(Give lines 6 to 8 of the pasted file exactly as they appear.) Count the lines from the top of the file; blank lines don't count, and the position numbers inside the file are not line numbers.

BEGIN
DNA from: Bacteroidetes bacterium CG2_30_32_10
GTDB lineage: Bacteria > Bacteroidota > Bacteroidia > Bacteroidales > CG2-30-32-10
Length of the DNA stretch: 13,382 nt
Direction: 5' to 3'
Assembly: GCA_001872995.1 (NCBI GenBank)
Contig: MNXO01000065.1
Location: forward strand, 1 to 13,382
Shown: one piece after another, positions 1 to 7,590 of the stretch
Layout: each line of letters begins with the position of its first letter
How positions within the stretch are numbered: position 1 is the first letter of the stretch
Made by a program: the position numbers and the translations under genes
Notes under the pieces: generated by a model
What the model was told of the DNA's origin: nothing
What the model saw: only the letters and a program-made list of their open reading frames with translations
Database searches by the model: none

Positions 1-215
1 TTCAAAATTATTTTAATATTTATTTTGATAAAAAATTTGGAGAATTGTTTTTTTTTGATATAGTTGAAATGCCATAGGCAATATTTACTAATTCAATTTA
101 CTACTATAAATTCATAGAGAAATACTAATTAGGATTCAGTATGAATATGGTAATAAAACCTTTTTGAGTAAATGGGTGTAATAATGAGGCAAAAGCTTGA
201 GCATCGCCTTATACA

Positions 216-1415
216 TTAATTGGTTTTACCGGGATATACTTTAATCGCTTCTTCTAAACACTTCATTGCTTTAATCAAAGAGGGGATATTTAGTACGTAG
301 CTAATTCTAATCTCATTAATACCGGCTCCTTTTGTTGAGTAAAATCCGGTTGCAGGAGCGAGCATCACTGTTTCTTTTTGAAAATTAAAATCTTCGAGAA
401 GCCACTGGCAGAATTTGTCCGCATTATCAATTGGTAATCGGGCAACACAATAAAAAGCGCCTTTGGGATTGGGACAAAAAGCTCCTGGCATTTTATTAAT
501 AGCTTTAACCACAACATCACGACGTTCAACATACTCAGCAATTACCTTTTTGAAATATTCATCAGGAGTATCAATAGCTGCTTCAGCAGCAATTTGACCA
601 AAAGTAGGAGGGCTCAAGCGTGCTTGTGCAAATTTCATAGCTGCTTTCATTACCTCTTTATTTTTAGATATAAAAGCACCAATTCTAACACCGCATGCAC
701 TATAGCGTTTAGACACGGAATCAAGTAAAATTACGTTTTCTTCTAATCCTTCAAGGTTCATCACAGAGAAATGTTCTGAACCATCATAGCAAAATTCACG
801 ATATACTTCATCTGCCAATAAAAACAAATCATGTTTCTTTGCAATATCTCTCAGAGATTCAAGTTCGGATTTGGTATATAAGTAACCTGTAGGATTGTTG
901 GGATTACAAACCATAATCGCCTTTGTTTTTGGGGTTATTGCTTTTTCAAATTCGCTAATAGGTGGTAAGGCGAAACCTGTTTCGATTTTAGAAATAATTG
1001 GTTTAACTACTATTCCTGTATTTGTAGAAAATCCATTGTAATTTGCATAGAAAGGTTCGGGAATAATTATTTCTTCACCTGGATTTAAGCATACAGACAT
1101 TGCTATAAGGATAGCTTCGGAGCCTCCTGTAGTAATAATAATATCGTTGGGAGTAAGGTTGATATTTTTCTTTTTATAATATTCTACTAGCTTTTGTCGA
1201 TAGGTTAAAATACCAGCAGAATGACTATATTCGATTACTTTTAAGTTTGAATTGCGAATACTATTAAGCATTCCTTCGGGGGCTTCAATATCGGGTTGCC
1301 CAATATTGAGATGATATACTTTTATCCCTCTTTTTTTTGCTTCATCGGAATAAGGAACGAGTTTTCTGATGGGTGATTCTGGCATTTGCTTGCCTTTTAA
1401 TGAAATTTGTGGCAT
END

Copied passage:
Contig: MNXO01000065.1
Location: forward strand, 1 to 13,382
Shown: one piece after another, positions 1 to 7,590 of the stretch